Some of these will already be apparent. They are the positive face of the ‘negatives’ outlined above. First-hand and fresh knowledge emerges clearly as the chief advantage of a local office. As Mitchell Wallerstein of MacArthur puts it: ‘If you have someone flying in, they just get a snapshot of what’s going on. In time, the snapshot begins to fade because the circumstances may change.’ Many also see knowledge of languages and nuts-and-bolts local know-how as prime advantages of the local office model (contrast this with the view of Luc Tayart expressed above).

David Bonbright of the Aga Khan Foundation (AKF) sees three main benefits of maintaining local offices: work is ‘genuinely embedded in the national context’; rather than being seen as just another international agency, you are accepted as ‘insiders’; and, especially if you are there on a long-term basis (‘Twenty years or more in a place or wrestling with a problem is more the norm than the exception’), and you stay when the going gets harder and other international agencies pack up, this is ‘noticed and appreciated’.

Some foundations feel that, notwithstanding the view of KBF given above, capacity-building is only possible if you work in situ. The Kellogg Foundation is known for its community-based work and this, they believe, requires local knowledge and credibility, for both of which a local office is indispensable. Kellogg also places a high premium on developing the capacity of organizations it works with, and as Vice President Anne Petersen remarks, ‘We don’t believe that much capacity gets built when we do everything from Battle Creek’ (the foundation HQ).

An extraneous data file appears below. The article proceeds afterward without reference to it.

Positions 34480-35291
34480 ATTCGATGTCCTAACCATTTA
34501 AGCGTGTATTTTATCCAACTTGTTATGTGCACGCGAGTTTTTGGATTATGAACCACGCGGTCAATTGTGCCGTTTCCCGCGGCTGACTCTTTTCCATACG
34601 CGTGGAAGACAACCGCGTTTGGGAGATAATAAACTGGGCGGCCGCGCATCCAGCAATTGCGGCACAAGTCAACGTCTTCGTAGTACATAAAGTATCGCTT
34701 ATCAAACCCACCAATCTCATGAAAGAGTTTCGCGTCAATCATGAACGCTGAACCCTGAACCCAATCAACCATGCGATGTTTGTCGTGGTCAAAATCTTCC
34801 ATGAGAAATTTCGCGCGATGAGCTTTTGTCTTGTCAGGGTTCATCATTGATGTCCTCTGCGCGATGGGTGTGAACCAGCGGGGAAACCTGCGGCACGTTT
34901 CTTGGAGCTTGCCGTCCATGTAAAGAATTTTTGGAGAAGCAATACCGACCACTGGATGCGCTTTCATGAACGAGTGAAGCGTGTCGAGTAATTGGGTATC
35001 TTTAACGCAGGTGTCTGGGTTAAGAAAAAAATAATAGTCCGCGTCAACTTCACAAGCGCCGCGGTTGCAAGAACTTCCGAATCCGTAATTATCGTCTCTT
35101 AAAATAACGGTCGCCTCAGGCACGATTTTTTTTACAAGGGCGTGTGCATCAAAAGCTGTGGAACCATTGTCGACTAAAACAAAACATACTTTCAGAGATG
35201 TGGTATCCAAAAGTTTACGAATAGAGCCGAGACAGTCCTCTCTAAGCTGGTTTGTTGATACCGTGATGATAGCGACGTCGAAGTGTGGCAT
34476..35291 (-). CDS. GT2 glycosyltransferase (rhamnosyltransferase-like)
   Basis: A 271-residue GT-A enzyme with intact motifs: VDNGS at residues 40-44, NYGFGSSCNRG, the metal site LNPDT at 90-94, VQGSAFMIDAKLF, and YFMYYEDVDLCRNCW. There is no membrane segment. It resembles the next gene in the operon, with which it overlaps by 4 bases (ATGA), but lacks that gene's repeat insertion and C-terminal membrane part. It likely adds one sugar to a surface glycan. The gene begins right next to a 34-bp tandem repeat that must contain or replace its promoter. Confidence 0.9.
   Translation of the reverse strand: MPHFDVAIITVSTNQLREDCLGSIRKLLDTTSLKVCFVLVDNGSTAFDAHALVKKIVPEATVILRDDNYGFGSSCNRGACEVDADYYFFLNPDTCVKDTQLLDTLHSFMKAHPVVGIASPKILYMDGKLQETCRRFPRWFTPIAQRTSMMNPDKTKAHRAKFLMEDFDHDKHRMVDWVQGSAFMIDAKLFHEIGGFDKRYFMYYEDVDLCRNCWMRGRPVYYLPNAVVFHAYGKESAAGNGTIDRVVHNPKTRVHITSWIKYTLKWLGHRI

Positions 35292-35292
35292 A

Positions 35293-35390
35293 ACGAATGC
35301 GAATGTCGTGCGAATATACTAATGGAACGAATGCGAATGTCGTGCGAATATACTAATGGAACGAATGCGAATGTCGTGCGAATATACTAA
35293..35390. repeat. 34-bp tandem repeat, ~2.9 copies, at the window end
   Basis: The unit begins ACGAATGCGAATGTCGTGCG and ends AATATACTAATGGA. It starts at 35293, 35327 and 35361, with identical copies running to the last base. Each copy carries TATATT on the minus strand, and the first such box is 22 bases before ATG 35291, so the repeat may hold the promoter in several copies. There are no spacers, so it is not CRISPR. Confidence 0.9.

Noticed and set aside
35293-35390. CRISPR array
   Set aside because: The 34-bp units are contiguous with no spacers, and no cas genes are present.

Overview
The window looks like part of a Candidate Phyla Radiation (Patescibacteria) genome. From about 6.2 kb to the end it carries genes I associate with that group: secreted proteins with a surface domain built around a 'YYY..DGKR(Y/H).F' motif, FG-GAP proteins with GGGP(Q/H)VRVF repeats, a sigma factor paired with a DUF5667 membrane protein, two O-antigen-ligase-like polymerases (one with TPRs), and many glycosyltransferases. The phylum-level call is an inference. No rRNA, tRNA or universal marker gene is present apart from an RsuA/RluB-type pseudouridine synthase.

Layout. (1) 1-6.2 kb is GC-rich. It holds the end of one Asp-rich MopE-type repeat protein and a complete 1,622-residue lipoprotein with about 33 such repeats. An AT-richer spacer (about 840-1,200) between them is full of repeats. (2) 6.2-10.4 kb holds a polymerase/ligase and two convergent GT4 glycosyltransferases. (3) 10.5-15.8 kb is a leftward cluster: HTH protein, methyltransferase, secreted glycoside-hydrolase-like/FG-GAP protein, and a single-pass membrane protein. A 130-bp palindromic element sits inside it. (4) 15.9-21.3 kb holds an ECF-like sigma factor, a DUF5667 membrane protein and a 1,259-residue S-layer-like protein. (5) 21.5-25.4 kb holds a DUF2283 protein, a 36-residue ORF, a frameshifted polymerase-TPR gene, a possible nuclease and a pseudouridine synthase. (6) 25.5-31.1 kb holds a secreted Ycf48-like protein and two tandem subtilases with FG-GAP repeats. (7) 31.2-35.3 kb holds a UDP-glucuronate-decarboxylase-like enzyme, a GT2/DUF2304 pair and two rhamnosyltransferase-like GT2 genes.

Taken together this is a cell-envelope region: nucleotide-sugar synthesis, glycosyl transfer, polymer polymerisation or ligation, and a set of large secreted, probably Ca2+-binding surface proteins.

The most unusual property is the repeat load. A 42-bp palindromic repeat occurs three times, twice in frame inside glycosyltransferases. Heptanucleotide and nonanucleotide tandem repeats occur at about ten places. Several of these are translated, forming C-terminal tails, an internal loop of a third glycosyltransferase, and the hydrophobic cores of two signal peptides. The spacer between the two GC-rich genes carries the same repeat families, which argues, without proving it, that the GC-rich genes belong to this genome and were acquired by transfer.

Many feel that, where programme officers are nationals (and this is by no means always the case – see below) and long-serving, they are invaluable repositories of knowledge and provide continuity in the relationship with grantees. Interestingly, the Ford Foundation has a policy of employing people only for a three-year term, renewable once. On the face of it, this would seem to be squandering the advantages that long service might afford. Barry Gaberman explains: ‘We believe that it is important that every so often we have a new pair of eyes to come in and take a look at a body of work.’